PROMOTING DEMOCRACY IN THE DIGITAL PUBLIC SPHERE
Democratic debate has undergone a structural transformation due to the rise of the Internet, social media and online communities.
About this event
Democratic debate has undergone a structural transformation due to the rise of the Internet, social media and online communities. Scholars of political communication have sought to diagnose the threat these changes pose, but empirical evidence often makes it unclear exactly what response should be made to concerning practices. In this paper we argue that debates around the regulation of the public sphere can benefit from engaging more directly with democratic theory. Drawing on Jürgen Habermas’s “coffeehouse model,” we establish theoretical markers for desirable practice online and consider the conditions under which these ideals can be advanced. Focusing on the significance of both digital design and user behaviour, we suggest initiatives that can promote favoured democratic ideals, arguing for a more proactive as opposed to reactive response to trends online.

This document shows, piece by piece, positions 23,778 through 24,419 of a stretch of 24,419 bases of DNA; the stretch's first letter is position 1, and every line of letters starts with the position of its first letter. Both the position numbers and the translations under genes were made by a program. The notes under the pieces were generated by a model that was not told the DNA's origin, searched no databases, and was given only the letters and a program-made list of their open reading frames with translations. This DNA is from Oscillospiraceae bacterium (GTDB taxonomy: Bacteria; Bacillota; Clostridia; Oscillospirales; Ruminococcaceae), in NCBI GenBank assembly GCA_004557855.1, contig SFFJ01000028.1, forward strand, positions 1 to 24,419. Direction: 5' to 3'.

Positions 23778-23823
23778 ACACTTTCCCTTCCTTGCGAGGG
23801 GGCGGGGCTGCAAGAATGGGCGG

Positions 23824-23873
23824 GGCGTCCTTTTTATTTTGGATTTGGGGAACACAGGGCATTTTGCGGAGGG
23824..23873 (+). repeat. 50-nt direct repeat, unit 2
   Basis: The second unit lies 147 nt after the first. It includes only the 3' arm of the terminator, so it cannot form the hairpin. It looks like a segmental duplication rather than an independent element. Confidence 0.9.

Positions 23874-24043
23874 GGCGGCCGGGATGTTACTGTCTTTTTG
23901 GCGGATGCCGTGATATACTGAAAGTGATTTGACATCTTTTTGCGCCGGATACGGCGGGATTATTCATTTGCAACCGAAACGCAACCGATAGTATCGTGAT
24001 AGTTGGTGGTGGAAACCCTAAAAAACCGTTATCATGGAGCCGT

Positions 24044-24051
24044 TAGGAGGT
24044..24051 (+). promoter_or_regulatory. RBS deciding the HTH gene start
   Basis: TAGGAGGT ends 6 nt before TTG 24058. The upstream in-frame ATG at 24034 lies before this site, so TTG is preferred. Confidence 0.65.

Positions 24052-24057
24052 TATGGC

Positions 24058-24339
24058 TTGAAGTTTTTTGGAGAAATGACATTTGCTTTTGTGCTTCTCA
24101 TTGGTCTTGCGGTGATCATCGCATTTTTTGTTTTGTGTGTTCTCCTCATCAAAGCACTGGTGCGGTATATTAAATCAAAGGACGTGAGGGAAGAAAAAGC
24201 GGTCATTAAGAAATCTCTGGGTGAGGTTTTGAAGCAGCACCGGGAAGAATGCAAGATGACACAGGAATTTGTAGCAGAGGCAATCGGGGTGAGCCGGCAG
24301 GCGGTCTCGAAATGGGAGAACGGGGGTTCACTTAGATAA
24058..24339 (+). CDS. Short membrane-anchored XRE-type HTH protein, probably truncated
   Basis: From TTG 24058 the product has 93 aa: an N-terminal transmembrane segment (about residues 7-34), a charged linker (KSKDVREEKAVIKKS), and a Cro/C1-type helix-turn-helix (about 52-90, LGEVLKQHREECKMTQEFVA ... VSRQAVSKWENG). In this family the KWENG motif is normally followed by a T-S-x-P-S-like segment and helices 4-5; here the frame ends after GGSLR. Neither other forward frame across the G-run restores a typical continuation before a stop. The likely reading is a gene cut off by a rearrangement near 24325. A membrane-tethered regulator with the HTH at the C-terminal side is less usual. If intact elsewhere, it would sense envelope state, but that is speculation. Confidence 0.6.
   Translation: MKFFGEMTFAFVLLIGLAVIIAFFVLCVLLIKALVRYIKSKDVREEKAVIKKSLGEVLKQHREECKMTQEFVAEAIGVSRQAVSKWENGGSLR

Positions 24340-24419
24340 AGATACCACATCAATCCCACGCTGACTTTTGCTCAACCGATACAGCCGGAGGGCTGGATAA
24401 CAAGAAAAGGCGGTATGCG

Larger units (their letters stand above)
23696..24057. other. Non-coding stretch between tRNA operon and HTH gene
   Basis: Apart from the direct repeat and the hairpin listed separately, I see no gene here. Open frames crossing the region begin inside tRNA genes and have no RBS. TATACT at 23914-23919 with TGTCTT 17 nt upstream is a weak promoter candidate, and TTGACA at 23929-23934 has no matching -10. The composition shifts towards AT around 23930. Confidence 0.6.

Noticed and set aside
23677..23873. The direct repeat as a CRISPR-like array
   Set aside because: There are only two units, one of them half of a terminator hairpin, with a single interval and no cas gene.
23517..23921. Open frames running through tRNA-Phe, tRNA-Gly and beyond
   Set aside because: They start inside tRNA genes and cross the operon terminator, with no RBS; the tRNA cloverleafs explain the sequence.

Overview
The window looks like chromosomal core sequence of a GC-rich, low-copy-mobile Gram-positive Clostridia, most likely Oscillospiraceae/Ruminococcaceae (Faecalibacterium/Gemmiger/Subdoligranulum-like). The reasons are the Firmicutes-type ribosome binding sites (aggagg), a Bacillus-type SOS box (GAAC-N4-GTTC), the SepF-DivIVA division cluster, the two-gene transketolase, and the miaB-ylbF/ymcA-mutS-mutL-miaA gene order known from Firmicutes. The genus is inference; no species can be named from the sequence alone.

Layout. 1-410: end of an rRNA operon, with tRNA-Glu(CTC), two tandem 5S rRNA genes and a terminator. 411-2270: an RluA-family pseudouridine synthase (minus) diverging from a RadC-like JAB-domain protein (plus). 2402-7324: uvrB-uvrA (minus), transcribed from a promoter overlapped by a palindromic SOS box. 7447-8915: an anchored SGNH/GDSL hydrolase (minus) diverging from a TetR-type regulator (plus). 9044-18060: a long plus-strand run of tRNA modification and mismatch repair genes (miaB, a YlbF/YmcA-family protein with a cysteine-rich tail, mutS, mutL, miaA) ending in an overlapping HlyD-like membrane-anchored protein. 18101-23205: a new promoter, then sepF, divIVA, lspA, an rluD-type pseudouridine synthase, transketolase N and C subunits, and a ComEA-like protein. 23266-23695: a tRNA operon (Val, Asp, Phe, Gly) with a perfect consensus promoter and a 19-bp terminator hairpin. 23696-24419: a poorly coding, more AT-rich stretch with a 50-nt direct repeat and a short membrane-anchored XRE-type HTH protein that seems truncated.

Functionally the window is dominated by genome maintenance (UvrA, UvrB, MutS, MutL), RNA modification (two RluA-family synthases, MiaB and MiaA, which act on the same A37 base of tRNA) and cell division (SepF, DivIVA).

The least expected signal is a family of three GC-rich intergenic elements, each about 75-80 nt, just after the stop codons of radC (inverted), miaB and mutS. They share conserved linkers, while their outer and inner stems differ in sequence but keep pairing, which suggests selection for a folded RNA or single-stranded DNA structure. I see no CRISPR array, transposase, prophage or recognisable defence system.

Dr Kate Dommett is Senior Lecturer at the University of Sheffield. Her research focuses on digital campaigning, political advertising, data and democracy. Dr Dommett recently served as Special Advisor to the House of Lords Committee on Democracy and Digital Technology. She was awarded the 2020 Richard Rose Prize by the Political Studies Association for an early-career scholar who has made a distinctive contribution to British politics. Her Book, The Reimagined Party was published in 2020.
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